Winter Landscape Photography
"If it does snow, try shooting while the snow is still falling."
When we think of winter landscape images of places looked after by the National Trust, we often think of picturesque, snow-covered scenes. But in many of the lowland parts of the British Isles, snowfall can be a fleeting event. We need to think beyond the Christmas card cliché and consider shooting in some of the more usual winter landscape conditions. Here National Trust Photographer Hugh Mothersole provides a few tips.
Wrapping up in warm, dry clothing, and wearing strong boots or shoes that grip well are essential when we venture outside in the winter months. Thick gloves are great, but they are a real challenge when trying to operate a camera, so look out for special photographers’ gloves or skiing gloves with fold-back finger tips. The ability to expose just the thumb and forefinger offers a real advantage over ordinary gloves. Your fingers will still get cold, but you can at least provide them a respite between shots. As always, safety comes first, so check local weather reports before you venture out and please let others know where you are going.
Try not to take your camera directly from a warm home or car into the cold as the lens may mist up. Give it a while to adjust to the cooler outdoor temperatures. In bright conditions, especially with snow or frost, attach a polarising lens to reduce glare. If the weather is wet, use a lens hood and a cover to keep your camera and lenses dry. If you are working in low light, a tripod is essential, but in bright light you may not need it.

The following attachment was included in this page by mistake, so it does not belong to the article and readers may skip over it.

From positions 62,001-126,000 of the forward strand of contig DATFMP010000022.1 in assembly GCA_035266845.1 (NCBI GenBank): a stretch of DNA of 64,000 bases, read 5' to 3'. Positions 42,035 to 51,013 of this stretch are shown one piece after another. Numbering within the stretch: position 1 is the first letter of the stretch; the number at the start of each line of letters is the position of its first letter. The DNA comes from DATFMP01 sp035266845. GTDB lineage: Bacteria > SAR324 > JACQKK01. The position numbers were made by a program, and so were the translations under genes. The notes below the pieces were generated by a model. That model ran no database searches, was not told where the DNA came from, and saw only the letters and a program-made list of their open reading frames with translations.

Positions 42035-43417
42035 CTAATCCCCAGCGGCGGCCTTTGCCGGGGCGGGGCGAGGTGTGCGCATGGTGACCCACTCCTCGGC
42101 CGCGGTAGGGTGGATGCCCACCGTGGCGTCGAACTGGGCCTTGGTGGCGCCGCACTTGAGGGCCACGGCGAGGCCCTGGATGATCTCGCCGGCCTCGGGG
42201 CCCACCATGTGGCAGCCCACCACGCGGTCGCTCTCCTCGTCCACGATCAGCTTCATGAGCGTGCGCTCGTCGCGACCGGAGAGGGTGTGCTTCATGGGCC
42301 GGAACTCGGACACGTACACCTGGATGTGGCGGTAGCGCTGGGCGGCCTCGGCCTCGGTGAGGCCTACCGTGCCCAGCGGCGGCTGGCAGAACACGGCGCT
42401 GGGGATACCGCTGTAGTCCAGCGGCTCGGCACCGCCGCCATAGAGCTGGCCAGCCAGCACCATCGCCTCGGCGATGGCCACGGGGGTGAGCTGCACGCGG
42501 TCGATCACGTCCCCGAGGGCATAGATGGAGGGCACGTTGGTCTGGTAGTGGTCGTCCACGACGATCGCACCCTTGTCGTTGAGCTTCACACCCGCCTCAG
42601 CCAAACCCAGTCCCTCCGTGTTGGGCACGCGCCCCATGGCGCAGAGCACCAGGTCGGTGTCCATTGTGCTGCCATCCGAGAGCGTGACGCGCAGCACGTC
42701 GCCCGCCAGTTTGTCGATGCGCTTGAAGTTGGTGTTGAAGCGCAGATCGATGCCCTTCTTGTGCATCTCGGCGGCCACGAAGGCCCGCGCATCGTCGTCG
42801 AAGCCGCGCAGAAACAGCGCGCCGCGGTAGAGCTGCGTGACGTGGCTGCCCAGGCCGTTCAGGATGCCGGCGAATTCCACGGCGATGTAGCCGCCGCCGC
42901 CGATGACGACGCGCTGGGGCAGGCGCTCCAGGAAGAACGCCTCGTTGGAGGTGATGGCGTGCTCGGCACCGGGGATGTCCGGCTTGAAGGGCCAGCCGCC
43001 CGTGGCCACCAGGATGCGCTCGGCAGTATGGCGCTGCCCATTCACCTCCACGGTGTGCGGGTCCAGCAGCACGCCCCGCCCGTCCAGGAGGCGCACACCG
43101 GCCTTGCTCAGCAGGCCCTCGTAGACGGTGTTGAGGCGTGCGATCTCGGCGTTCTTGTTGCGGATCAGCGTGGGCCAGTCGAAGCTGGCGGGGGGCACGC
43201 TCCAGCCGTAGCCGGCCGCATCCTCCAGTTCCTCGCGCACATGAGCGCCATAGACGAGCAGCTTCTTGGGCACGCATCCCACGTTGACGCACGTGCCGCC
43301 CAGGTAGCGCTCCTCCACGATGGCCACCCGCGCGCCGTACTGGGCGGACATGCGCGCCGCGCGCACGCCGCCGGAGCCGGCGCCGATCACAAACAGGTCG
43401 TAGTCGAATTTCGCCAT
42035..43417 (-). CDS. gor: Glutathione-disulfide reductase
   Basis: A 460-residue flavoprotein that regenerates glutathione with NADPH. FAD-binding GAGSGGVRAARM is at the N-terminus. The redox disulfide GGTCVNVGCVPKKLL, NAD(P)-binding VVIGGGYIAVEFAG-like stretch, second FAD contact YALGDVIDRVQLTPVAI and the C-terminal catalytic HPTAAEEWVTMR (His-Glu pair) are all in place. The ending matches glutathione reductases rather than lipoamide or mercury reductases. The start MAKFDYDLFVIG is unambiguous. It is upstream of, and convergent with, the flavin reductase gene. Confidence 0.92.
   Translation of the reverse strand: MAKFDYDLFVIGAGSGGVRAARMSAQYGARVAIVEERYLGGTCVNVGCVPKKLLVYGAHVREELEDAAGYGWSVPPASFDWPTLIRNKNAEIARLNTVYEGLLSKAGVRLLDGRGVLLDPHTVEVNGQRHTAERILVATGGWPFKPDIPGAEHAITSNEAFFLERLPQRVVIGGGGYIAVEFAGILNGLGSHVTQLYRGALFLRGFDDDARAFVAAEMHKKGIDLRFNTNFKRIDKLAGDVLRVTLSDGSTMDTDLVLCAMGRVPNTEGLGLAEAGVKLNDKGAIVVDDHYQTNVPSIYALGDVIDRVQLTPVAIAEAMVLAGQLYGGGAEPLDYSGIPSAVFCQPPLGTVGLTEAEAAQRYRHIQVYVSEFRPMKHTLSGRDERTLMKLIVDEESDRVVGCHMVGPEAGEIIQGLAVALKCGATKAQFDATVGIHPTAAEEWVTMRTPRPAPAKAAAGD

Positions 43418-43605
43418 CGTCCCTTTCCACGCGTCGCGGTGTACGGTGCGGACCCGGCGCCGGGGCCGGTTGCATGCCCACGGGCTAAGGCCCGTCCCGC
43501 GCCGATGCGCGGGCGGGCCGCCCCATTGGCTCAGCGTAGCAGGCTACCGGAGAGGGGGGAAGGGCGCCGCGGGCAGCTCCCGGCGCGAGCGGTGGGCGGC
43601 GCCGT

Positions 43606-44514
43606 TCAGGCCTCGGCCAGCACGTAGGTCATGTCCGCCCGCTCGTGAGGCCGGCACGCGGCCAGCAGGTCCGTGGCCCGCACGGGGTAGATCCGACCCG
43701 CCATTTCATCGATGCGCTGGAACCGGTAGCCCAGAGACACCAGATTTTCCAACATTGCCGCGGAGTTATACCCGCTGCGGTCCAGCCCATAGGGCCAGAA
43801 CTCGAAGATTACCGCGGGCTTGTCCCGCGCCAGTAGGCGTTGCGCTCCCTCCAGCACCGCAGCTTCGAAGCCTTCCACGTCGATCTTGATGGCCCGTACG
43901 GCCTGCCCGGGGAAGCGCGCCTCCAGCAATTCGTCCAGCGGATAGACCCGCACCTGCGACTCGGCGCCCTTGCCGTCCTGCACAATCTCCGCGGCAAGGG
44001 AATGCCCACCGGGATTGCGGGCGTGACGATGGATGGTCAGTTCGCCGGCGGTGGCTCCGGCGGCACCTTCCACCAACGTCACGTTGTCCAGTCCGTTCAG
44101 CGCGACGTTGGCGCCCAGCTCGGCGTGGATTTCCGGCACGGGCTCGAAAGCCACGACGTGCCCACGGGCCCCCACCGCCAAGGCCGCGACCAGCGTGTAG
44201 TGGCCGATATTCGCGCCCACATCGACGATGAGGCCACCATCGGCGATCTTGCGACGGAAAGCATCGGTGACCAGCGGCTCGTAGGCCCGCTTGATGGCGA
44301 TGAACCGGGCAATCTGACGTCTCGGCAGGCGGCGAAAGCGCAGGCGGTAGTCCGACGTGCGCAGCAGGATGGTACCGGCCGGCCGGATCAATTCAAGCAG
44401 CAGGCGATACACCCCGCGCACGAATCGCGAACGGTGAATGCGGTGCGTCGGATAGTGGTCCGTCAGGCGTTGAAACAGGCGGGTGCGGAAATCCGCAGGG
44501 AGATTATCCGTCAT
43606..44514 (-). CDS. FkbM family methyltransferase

An early start
Be prepared to miss breakfast. Some of the best winter images are taken just after dawn, so get out early. At this time the sunlight is low, the shadows are long and the landscape may be draped in frost, mist or perhaps a dusting of snow. Pop a snack or a flask of hot tea or soup in your bag for when the hunger sets in later in the morning.
Mist and frost
Mist can be one of winter’s photographic treats when it pools in valleys and hollows, or when it wafts gently through winter woodlands. The river valley below Cliveden on the Buckinghamshire/Berkshire border is perfect for this, or Capability Brown’s rolling valleys at Stowe in North Buckinghamshire. Mist is more common near bodies of water and wet landscapes, both early in the morning and in the late afternoon towards dusk. Mist tends to reduce contrast – landscape features progressively lose contrast the further away they are in your scene, so it can help to emphasise depth in your shot and enhance the differences between near and far objects.
Ice and frost can transform the look of many natural subjects, bringing a temporary beauty. Look out for frosty details like the shapes and patterns on everyday objects such as fence posts, frozen puddles, cobwebs, grasses and tree bark. A standard lens will focus close enough for most subjects; a short telephoto or macro lens will help you isolate details such as a cluster of icicles.
Reflections in rivers, ponds, lakes and even puddles can be used to add both light and interest to your photographs. The water meadows of Maidenhead and Cookham Commons by the Thames in Berkshire are good places to photograph reflections – or the landscaped lakes of Stowe. Capturing a perfect reflection depends on the amount of wind, any wind at all will cause ripples on the water surface. On a still day, there will be a better chance of finding still waters in the morning before the day-time breezes begin, and your image will be even better if you can capture the morning’s first rays reflected in the water.